The pandemic has not only changed the way we behave in the world, but it has also changed the way we interact with technology to meet our daily needs. It is now imperative that software be more predictable and reliable than ever, because it not only meets our needs, but also our safety.

APM will be necessary to meet these requirements, giving DevOps teams insight into isolating the problem and prioritizing which thus shortens the MTTR (Mean Time to Repair), thereby maintaining service availability and expertise. Increasing demand by companies to meet the requirements of shorter time to market, acceleration of cloud and container migrations, and the evolution of technology stacks are all contributing to organizations’ efforts to aggressively keep pace with the new wave of users, which has increased the risks of outages and delays.

The future is to combine observability and artificial intelligence to create applications for self-healing. Combined with machine learning, real-time telemetry, and automation, it is possible to anticipate application issues based on system outputs and resolve them before they have a negative impact. Moreover, machine learning will help in driver identification, prediction, anomaly detection, and system noise reduction.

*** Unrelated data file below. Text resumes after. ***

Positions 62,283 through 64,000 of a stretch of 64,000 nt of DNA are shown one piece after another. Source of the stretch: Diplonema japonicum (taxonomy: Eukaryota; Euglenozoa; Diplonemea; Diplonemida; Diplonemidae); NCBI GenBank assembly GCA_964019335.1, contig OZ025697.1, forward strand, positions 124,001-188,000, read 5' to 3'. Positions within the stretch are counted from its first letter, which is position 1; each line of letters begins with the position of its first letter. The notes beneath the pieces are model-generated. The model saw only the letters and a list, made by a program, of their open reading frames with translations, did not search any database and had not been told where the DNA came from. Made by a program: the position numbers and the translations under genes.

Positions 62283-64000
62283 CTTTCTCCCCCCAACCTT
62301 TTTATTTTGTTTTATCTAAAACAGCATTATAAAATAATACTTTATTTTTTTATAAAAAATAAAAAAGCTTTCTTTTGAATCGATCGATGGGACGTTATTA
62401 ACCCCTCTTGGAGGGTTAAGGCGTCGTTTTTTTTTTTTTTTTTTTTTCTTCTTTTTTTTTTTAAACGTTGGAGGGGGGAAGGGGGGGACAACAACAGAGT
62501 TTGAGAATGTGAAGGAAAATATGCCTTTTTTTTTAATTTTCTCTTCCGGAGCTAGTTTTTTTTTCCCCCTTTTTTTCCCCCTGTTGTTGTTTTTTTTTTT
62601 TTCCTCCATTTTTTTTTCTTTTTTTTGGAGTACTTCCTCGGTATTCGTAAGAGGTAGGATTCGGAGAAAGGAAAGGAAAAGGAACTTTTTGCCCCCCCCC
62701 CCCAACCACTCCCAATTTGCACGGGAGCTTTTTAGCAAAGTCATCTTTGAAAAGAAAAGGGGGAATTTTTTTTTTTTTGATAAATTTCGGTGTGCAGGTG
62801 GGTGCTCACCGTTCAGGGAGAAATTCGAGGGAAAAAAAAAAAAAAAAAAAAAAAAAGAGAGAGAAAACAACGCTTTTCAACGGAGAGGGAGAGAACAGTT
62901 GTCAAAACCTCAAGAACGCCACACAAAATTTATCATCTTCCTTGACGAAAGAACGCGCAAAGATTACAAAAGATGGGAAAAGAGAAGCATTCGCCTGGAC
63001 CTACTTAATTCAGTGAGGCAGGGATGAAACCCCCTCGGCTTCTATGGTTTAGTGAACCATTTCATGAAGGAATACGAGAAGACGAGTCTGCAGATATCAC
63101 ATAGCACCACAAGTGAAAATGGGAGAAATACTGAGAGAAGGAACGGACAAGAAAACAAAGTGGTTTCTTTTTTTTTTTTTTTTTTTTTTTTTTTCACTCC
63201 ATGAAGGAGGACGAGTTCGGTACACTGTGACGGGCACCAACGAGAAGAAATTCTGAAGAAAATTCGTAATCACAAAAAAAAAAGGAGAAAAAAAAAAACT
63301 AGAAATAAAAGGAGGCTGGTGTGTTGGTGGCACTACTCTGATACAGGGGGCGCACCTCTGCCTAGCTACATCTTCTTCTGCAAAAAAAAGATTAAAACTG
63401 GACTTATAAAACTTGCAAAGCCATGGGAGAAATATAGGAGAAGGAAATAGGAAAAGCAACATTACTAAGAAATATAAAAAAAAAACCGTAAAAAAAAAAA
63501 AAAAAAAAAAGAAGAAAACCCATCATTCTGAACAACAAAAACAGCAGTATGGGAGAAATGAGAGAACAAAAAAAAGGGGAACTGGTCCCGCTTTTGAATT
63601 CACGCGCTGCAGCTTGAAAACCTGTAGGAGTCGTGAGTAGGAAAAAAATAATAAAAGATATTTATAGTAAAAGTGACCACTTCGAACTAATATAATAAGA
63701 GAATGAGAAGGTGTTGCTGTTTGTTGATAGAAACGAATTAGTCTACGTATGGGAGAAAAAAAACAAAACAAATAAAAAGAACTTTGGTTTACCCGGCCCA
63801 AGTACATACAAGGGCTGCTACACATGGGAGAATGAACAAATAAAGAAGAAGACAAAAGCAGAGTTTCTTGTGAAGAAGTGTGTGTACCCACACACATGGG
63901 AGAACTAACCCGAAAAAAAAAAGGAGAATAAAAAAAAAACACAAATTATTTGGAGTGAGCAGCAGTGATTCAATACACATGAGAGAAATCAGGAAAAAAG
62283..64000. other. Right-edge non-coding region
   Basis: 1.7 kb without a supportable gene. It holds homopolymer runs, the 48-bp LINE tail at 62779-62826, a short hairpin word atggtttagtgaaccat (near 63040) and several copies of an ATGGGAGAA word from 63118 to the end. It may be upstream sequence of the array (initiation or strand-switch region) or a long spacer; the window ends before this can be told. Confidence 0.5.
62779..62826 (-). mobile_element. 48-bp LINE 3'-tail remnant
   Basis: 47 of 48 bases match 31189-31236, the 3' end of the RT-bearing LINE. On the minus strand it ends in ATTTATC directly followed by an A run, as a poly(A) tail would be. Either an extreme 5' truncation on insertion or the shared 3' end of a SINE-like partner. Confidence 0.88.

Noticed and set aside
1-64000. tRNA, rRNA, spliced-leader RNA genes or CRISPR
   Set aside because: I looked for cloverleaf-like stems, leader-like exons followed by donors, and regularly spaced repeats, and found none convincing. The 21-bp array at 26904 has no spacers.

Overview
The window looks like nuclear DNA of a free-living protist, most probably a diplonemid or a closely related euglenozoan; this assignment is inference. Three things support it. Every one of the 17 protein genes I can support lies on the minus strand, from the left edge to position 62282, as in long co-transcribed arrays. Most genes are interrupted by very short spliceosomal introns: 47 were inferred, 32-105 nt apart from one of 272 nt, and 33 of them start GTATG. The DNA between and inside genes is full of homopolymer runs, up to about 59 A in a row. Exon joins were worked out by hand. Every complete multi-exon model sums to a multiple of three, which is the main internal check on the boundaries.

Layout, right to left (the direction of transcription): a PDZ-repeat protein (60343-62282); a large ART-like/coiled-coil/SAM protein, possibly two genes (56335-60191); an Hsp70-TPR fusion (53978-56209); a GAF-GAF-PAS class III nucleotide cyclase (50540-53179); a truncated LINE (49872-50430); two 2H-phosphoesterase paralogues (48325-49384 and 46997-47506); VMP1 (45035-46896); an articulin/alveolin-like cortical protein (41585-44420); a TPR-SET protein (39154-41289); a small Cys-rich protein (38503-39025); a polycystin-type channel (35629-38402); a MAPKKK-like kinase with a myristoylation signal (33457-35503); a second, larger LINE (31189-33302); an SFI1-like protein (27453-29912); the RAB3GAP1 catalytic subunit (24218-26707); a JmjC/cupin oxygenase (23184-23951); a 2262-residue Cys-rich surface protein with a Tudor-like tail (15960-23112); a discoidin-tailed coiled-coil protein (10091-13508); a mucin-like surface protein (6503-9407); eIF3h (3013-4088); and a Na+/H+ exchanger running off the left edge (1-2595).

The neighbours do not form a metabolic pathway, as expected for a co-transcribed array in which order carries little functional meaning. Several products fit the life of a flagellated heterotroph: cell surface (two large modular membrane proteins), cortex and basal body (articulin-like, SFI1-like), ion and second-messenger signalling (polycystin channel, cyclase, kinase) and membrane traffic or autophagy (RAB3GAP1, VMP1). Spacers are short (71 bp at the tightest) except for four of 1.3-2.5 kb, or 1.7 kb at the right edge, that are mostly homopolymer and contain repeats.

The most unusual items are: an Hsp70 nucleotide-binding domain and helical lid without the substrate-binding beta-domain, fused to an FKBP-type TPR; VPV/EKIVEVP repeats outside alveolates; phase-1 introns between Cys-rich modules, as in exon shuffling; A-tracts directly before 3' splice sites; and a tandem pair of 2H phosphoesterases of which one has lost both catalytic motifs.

Successful APM Accreditation: A Culture Shift

Monitoring and monitoring is an important part of the software development lifecycle. Not only does it help ensure user satisfaction, as well as prevent and detect anomalies and flaws, but it also helps discourage a wasteful mindset. This mindset is, in part, a result of the monitoring and control strategies that are often seen as the responsibility of operations teams; Therefore, they usually do not enter the development cycle and become an afterthought.

Most companies only use monitoring and control strategies in production environments, which poses a challenge for development and quality teams to get a full understanding of their applications and take advantage of features like tracking, error forecasting, etc. to reduce defects during the development phase. This is why APM selection, implementation, and configuration should be done in tandem with feature development early in the design process to ensure the robustness of the solution.

The question that must be answered is: Whose responsibility and ownership? As shown in the image below, the uses of APM solutions provide insight for many stakeholders.

APM solutions for stakeholders